Smart camera monitors traffic
For any traffic-monitoring system to recognize the presence of a vehicle at a traffic light, traffic loops buried in the road must detect the presence or absence of a motor vehicle.
For any traffic-monitoring system to recognize the presence of a vehicle at a traffic light, traffic loops buried in the road must detect the presence or absence of a motor vehicle. As each car moves over these loops, the metal body of the car reduces the inductance within the traffic loop that causes a change in its resonant frequency that is then detected by a signal conditioning system and used to switch the status of the traffic lights.
“Unfortunately,” says James Sherrill, CEO of Aldis Corp. (Oak Ridge, TN, USA; www.aldiscorp.com), the 20% per year failure rate of these loops often leads to driver frustration. Worse, many intersections use multiple loops to detect the presence of automobiles. Thus, the $3000—$5000 per-loop cost of replacing a single loop can quickly increase dramatically and pose a danger to motorists and road crews.
To eliminate these drawbacks, Aldis has developed a vision-based traffic-monitoring and control system known as GridSmart to replace loop systems and obsolete capital-intensive central control systems. The GridSmart system uses a 5-Mpixel camera from Lumenera (Ottawa, ON, Canada; www.lumenera.com) coupled to a proprietary and custom-built lens with a 160º field of view (see photo).
Currently in beta tests, prototype of Aldis smart camera is designed to automate traffic control by determining the presence, position, and flow of traffic at intersections.
One of the major obstacles faced by Aldis designers was ensuring that captured images were stable. “With a camera mounted above a traffic intersection,” says Sherrill, “the camera is subject to motion and the captured images must be stabilized.” Rather than unwrap the perspectively distorted image into real-world coordinates, this image stabilization is performed on the camera’s embedded DaVinci processor from Texas Instruments (Dallas, TX, USA; www.ti.com). This reduces the processing overhead and allows other functions such as H.264 image compression to be embedded within the camera.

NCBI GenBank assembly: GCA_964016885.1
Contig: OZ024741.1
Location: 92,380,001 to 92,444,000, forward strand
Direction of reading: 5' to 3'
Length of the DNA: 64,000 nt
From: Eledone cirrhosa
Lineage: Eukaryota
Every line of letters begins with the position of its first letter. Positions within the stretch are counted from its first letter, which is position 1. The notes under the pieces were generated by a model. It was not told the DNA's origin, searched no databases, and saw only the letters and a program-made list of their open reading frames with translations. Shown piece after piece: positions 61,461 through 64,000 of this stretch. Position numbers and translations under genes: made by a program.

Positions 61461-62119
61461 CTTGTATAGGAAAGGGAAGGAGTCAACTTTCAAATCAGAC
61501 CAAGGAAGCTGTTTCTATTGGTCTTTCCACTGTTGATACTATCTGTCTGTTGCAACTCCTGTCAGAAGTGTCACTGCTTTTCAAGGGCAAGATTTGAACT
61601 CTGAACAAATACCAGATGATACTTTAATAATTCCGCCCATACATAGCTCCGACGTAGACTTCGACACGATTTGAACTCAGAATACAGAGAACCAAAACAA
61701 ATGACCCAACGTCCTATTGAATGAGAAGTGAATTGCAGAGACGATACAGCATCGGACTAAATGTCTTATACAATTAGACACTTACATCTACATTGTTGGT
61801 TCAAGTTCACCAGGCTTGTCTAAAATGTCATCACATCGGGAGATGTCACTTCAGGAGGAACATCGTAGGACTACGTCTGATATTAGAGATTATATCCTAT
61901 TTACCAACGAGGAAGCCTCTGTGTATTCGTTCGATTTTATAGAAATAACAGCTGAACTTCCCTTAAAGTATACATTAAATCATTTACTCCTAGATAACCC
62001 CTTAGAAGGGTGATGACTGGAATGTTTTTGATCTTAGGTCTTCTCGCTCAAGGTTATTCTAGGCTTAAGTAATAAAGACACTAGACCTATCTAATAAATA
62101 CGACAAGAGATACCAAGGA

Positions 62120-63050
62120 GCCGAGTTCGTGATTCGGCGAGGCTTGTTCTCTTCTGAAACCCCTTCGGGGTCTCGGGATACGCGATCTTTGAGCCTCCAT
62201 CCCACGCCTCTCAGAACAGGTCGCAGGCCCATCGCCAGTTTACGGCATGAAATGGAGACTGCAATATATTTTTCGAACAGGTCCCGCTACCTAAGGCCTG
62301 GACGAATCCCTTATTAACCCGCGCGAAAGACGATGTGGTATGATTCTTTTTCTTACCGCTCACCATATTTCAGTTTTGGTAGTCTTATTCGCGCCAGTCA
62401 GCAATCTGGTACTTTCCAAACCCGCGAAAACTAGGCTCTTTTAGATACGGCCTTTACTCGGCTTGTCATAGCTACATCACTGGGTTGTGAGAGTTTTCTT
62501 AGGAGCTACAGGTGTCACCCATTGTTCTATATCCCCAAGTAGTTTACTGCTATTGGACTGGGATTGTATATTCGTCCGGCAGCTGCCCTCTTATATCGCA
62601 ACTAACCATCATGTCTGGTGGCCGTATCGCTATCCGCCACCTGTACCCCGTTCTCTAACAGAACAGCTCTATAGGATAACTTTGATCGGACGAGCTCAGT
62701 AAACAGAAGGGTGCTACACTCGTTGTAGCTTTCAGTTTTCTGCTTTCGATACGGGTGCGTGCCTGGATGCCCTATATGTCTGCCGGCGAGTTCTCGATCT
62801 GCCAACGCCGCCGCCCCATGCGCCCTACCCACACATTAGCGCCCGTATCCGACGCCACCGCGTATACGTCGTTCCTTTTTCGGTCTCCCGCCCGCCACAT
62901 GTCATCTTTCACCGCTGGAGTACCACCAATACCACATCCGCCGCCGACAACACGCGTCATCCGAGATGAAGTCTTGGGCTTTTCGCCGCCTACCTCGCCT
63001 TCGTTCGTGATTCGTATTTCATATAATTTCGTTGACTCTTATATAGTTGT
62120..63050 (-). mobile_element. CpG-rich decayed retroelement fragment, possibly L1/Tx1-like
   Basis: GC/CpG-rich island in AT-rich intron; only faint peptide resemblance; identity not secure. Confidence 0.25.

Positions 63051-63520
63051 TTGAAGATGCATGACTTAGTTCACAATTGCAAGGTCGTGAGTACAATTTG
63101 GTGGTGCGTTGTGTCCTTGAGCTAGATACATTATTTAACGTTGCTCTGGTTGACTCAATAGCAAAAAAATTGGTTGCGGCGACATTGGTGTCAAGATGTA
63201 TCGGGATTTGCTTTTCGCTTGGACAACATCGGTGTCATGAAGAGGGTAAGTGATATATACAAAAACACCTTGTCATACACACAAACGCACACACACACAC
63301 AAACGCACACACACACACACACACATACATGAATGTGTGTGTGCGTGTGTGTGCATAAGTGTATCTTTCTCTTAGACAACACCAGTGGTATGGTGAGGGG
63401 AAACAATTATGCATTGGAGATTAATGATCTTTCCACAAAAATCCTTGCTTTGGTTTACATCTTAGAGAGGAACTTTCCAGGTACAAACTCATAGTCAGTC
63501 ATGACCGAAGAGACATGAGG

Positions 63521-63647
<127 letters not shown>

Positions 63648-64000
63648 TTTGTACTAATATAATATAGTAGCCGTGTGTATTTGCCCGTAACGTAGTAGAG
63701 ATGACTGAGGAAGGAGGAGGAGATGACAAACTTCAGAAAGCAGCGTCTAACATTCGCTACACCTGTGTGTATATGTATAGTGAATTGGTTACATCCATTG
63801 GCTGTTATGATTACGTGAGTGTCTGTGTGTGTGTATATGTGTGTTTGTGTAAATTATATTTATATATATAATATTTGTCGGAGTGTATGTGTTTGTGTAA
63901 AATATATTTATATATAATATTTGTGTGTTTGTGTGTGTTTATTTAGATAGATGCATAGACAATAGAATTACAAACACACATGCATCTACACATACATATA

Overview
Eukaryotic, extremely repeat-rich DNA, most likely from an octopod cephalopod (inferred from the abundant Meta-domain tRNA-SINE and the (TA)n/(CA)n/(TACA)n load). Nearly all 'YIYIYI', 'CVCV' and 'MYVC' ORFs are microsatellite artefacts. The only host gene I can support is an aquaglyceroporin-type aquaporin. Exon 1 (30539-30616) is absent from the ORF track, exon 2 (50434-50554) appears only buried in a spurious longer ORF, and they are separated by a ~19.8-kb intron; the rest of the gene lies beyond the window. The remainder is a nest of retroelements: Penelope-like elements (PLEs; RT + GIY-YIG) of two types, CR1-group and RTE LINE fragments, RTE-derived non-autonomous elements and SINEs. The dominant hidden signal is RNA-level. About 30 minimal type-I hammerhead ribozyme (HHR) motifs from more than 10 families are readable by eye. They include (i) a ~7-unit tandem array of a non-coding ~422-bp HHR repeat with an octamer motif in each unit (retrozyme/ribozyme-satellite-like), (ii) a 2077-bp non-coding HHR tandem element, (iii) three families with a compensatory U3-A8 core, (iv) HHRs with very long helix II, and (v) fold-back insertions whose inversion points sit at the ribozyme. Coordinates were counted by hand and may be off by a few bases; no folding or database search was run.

After objects are compressed, they are transmitted along with time-stamp information to a PC-based host computer over the camera’s Ethernet output. Here several parallel processors track objects within the images such as pedestrians, bicycles, and motor vehicles. As each object is tracked, the software determines what the object is and where it is located. Digital information regarding which lane a particular automobile is in can then be used to control a standard traffic controller with the PC digital I/O interface.
“One of the most important design considerations,” says Sherrill, “was compensating for the range of luminous intensities inherent in outdoor operation.” For example, when a camera was viewing a westbound road at sunset, sunlight could potentially saturate the image sensor. In nighttime conditions, the system must also be able to detect a car’s headlamps as it approaches the intersection.
“By using various sensor arrays, some with a +120-dB dynamic range,” washed-out images in such challenging lighting environments are ameliorated. Furthermore, by embedding a global positioning system (GPS) within the smart camera, the position of the Sun can be calculated at all times and used to aid in tracking. Using the GPS data, windows within the panoramic image can compensate for any particular blooming that may occur within specific parts of the image.
“Because the GridSmart system communicates with existing controllers, any existing infrastructure for powering and supervising lights is retained. Additionally, traffic statistics are available for downloading for use in intersection planning and road management,” says Sherrill. Costing $10,000, the system is still in final development phase, with more than 20 beta sites being deployed for evaluation.